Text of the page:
HILLSDALE—Though we search high and low, sometimes we just have to accept that the thing we lost is gone for good.
But other times, long after we have given up hope of ever finding that lost thing, it suddenly turns up as if by miracle.
Such was the fortunate case for James Nelson, a 1958 graduate of Roeliff Jansen High School, who lost his class ring while working with his brother to clear land in the area of Mount Washington, MA.
Mr. Nelson told The Columbia Paper by phone this week, that at the end of a long hot day of brush removal in the early summer of 1958, his brother picked up Mr. Nelson’s shirt from the ground and gave it a good shaking out.
What his brother did not know was that Mr. Nelson’s class ring was in the breast pocket and all that shaking caused it to go flying.
For days afterward, Mr. Nelson said he went back to the spot and searched for hours at a time. He said he only had the yellow and white gold ring for less than a month when it was lost.
In the 61 years following his graduation, Mr. Nelson married Tina Zavattaro of Lee, MA, in 1967, raised two children and now has “two beautiful granddaughters.”
He had a career working for the United Parcel Service for 33 years and has been retired for 22 years. He still makes his home in Hillsdale but just up the road from where he lived back then. He will turn 80 at the end of August.
It came as quite a surprise when Mr. Nelson got a call in early June from a former classmate telling him she saw on Facebook that someone had found his class ring.
The finder of the ring is William Benken, 42, a Roe Jan area resident who makes his living restoring cars but whose hobby for the past two years has been metal detecting.
What he hopes to detect are relics from the past: shoe buckles, spoons, coins or buttons. “Anything with writing or a date” on it to tell when it was made or that can be researched, Mr. Benken said in a phone interview this week.
Out with his detector on a day in early spring this year, Mr. Benken said he had found a couple of shotgun shells.
The sound his machine makes when it senses some small metal object like a nail or a beer can tab is like “a grunt.” But it reacts to silver, copper or gold with high tones “a beautiful loud noise” like a loud beep, as it did in this case, he said.
Even when the machine emits a “good tone,” said Mr. Benken, “it could be still be trash, but unless you dig you never know.”
So, using a small trowel, he dug a hole about five inches around and five inches deep and found the object. He immediately knew it was a ring, because he could see its shape and shine. He pulled it out of the hole and with a toothbrush cleaned off some of the dirt to reveal the Roeliff Jansen insignia under a windmill and the year 1958. On the back side he found the initials JHN.
In researching who the ring belonged to, Mr. Benken started with the Roeliff Jansen Library. There he was directed to go to the Roeliff Jansen Historical Society in Copake Falls, where they have a collection of all the Roeliff Jansen High School yearbooks.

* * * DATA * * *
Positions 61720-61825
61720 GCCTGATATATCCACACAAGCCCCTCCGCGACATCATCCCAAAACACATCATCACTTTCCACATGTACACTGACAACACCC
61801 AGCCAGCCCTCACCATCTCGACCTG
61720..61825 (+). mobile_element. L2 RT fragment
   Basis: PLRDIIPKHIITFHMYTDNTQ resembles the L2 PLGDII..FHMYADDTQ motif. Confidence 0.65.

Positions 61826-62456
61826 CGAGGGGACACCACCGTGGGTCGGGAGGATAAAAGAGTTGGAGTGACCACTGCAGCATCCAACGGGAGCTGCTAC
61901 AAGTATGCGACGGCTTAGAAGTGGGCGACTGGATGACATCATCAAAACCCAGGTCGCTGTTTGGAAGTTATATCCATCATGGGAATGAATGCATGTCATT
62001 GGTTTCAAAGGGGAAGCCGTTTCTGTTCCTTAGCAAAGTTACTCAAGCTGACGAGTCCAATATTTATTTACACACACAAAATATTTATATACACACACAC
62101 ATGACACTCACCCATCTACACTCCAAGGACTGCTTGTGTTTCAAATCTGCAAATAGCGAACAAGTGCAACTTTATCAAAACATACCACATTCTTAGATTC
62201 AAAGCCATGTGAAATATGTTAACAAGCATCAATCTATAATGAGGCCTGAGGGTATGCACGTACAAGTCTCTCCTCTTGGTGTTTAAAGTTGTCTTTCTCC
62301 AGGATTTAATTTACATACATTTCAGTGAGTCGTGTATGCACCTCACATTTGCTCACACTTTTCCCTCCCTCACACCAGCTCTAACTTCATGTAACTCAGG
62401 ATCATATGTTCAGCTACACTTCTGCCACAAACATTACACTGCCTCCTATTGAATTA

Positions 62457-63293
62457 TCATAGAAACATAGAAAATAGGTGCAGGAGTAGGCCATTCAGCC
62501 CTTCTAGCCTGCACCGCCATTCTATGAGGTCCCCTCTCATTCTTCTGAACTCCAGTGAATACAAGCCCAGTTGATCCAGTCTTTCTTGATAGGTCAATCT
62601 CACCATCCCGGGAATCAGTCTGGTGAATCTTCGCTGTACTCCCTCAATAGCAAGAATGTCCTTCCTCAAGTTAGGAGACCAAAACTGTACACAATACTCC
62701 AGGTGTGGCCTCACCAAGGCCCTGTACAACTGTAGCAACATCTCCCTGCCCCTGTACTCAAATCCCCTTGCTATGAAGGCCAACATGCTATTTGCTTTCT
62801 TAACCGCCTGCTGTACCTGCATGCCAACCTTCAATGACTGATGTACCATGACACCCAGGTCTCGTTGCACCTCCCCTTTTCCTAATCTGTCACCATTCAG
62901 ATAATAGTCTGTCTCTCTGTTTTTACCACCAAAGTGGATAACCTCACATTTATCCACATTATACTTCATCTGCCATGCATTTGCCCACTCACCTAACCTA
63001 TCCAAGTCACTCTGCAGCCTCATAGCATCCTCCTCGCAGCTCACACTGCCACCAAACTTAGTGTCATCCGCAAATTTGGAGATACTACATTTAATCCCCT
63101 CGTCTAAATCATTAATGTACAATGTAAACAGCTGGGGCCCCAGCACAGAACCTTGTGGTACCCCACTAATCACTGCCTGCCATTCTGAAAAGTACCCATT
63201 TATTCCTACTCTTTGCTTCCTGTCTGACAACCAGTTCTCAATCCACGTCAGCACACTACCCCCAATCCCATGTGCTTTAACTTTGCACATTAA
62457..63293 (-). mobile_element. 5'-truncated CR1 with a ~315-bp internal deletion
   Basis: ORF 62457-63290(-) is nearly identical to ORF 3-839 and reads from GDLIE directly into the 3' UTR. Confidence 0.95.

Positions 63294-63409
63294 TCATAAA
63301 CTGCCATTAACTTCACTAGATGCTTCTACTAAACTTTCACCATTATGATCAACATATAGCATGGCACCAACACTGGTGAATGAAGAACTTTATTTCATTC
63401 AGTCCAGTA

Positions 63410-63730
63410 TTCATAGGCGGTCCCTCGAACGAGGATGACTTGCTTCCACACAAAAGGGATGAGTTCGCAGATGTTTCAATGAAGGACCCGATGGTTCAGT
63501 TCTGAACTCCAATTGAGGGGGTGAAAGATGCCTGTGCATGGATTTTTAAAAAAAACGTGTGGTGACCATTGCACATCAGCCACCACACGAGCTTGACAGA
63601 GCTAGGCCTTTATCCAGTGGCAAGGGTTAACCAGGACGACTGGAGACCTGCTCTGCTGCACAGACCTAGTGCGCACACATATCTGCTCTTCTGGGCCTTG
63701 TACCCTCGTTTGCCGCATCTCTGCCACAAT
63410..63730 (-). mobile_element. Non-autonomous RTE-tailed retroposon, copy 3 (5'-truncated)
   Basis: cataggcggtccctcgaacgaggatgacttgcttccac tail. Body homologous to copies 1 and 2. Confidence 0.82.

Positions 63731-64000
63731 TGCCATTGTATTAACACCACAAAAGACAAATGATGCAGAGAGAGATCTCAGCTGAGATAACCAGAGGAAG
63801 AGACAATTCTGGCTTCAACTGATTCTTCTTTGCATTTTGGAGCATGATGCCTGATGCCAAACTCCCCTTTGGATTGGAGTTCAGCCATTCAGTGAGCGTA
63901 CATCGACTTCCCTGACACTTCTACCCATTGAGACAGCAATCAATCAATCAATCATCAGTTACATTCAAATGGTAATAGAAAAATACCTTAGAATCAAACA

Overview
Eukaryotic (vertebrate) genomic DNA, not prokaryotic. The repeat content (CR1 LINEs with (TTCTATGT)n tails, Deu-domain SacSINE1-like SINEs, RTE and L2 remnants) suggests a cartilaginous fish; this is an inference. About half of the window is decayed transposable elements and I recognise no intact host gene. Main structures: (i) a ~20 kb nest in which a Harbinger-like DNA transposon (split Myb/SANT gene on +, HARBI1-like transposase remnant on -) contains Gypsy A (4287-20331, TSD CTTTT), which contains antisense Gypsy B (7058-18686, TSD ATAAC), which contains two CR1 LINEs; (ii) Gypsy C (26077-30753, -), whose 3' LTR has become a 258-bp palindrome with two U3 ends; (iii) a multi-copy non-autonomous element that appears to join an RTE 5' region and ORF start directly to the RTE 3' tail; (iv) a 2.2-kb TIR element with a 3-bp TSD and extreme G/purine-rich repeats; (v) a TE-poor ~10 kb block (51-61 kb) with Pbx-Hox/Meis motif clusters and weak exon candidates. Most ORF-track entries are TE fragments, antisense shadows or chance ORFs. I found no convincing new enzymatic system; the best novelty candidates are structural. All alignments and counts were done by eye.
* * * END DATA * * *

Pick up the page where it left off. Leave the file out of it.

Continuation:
In a climate controlled back room, Mr. Benken inspected the senior portraits in the 1958 yearbook and came upon James Nelson, no middle initial, but the only name that closely matched.
He went to Facebook where he found the Roe Jan Alumni page and entered information about his find and posted a photo of the ring. “Within 20 minutes I had a response from someone whose husband recognized the name” and told him Mr. Nelson still lives in Hillsdale and his number was in the phone book.
The men later met for dinner at the Taconic Wayside Inn and Mr. Nelson was reunited with the ring he never thought he’d see again.
Mr. Benken said he was “looking for history” but never expected to find a 61-year-old Roe Jan class ring.
Mr. Nelson was grateful, said Mr. Benken, noting he has lost personal things of his own that he looked for long and hard in attics and closets. “When I find something like this with initials, I think they were put there for this purpose… to be found.”
The best things he has ever unearthed are a shoe buckle dating back to the mid-1700s and an 1823 American large copper cent. Even if he found something worth a lot of money, Mr. Benken said he would just keep it in his collection.
Unbelievably, Mr. Benken found another class ring in the summer of 2017. This one belonged to a woman who graduated from Spackenkill High School in Poughkeepsie. The woman told him she had worked five jobs to pay for the ring, which had a beautiful blue gemstone and had been lost for 30 years near the Bash Bish Creek.
Mr. Benken said he gets much enjoyment out of metal detecting in his own yard with his five-year-old daughter, Elsa, who likes to help him dig.
As for Mr. Nelson, he now keeps his newfound old ring in a safe place, no more shirt pockets, and only wears it on special occasions.
Remarkably, it still fits.
To contact Diane Valden email